Elekta (NSE: EKTAb) and Royal Philips (NYSE: PHG, AEX: PHIA) announced today that the Froedtert & The Medical College of Wisconsin Clinical Cancer Center (Milwaukee, Wisconsin) will join a consortium that is investigating the development of a magnetic resonance imaging (MRI) guided radiation therapy system.
“The Froedtert & Medical College of Wisconsin Clinical Cancer Center is an exceptional addition to the consortium,” says Tomas Puusepp, Elekta President and CEO. “It is a nationally renowned cancer research institute, boasts in-depth expertise in every kind of cancer, is staffed by fully coordinated specialist teams and uses the latest innovative therapies and technologies.”
The Froedtert & Medical College of Wisconsin Clinical Cancer Center is the fifth member to sign the research agreement to evaluate the new technology, which unites radiation therapy and MRI in a single system. Current clinical members of the group include the University Medical Center Utrecht (Utrecht, the Netherlands), The University of Texas MD Anderson Cancer Center (Houston, Texas), The Netherlands Cancer Institute-Antoni van Leeuwenhoek Hospital (Amsterdam, the Netherlands) and Sunnybrook Health Sciences Centre (Toronto, Ontario).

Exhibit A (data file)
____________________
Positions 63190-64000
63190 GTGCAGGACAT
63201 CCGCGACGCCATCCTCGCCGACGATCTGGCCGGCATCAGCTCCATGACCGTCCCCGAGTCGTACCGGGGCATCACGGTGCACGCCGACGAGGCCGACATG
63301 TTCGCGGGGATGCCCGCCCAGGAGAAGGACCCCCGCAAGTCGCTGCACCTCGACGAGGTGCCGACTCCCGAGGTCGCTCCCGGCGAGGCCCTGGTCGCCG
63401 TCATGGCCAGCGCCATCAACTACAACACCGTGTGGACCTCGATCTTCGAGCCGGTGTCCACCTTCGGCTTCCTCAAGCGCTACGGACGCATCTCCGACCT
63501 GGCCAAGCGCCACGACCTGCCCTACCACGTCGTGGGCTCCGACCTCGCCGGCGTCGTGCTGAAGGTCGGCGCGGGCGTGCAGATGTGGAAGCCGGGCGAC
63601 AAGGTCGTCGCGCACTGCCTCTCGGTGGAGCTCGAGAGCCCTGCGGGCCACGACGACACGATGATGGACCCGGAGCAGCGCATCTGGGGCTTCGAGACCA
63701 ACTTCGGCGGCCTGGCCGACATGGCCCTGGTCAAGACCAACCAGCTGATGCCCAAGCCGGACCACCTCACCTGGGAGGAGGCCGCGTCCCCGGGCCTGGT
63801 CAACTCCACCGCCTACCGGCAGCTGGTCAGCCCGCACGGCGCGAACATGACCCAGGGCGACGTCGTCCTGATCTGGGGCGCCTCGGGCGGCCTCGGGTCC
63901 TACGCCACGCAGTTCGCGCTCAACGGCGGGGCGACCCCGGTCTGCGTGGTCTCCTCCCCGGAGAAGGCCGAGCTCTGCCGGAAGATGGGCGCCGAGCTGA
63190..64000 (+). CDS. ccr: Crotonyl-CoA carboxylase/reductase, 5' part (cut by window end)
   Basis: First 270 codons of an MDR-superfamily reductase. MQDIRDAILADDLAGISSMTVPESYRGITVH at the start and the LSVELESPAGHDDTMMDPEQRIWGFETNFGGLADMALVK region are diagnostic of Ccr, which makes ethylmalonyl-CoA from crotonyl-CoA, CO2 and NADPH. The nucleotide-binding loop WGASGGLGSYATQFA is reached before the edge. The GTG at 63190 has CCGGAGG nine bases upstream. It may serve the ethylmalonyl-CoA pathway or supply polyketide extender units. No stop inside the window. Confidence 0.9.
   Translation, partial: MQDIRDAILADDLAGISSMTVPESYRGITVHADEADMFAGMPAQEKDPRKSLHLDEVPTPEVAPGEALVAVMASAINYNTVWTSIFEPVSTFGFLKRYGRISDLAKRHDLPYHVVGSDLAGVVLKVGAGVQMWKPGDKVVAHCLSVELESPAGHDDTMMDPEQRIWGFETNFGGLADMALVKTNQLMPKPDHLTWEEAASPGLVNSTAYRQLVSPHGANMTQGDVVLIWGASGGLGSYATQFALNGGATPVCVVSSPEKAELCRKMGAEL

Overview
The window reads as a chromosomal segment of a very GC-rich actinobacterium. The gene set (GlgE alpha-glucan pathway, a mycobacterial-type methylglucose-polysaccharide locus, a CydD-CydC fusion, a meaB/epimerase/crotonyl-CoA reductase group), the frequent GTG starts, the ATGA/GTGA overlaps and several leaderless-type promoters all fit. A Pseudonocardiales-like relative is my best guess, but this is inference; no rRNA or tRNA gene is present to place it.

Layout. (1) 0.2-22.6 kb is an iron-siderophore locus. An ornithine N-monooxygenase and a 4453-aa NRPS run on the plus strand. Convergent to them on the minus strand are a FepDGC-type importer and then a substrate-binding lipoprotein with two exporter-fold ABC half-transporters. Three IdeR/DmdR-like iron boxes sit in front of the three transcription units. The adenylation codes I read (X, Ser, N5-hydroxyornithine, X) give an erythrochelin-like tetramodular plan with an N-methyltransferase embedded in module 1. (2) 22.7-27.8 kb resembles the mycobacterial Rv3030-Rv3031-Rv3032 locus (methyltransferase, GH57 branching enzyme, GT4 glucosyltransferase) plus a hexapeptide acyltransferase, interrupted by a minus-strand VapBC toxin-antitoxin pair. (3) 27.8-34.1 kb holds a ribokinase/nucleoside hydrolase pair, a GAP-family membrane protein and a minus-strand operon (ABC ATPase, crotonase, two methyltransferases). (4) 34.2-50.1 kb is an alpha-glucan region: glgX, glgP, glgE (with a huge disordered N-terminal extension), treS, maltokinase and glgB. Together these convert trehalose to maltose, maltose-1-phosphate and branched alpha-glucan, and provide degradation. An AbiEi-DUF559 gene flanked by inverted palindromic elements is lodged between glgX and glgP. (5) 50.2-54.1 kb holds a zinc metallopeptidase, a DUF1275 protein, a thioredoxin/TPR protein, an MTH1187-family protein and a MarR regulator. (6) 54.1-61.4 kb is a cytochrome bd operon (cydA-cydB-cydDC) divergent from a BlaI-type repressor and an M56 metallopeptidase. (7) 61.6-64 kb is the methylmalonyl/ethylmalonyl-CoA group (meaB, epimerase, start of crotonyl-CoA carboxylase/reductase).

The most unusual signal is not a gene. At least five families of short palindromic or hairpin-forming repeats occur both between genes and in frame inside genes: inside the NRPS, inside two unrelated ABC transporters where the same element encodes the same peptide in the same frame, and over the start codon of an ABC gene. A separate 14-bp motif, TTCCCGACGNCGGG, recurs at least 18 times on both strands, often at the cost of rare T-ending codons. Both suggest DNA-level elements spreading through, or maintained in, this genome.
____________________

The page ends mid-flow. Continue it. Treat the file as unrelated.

Integrating an advanced 1.5 Tesla MRI machine with a sophisticated adaptive radiation therapy system will provide physicians with depictions of a patient’s soft tissues and tumor and allow them to dynamically track their motion. This innovation is designed to enable clinicians to deliver radiation under real-time MR guidance.
“We are eager to join this consortium of leading institutions. The research and clinical faculty of our cancer center will bring a wealth of expertise and experience to the exploration of MR-guided radiation therapy,” says J. Frank Wilson, MD, Chairman, Director Emeritus of the Froedtert & Medical College of Wisconsin Clinical Cancer Center. The delivery system of the future will be adaptive, enabling real-time changes to radiation treatments that respond to changing anatomy, tumor response and potentially to changes in tumor biology that occur during treatment.”
“Combining adaptive radiation therapy with real-time MR imaging is a powerful new concept that has the potential to redefine the standard of care in radiation oncology,” says Gene Saragnese, CEO Imaging Systems at Philips Healthcare. “Partnering with clinical centers of excellence like the Froedtert & The Medical College of Wisconsin Clinical Cancer Center will enable us to explore the clinical applications of this new technology and ultimately create the future of healthcare.”
The integrated MRI-guided radiation therapy system is in development and not available for sale.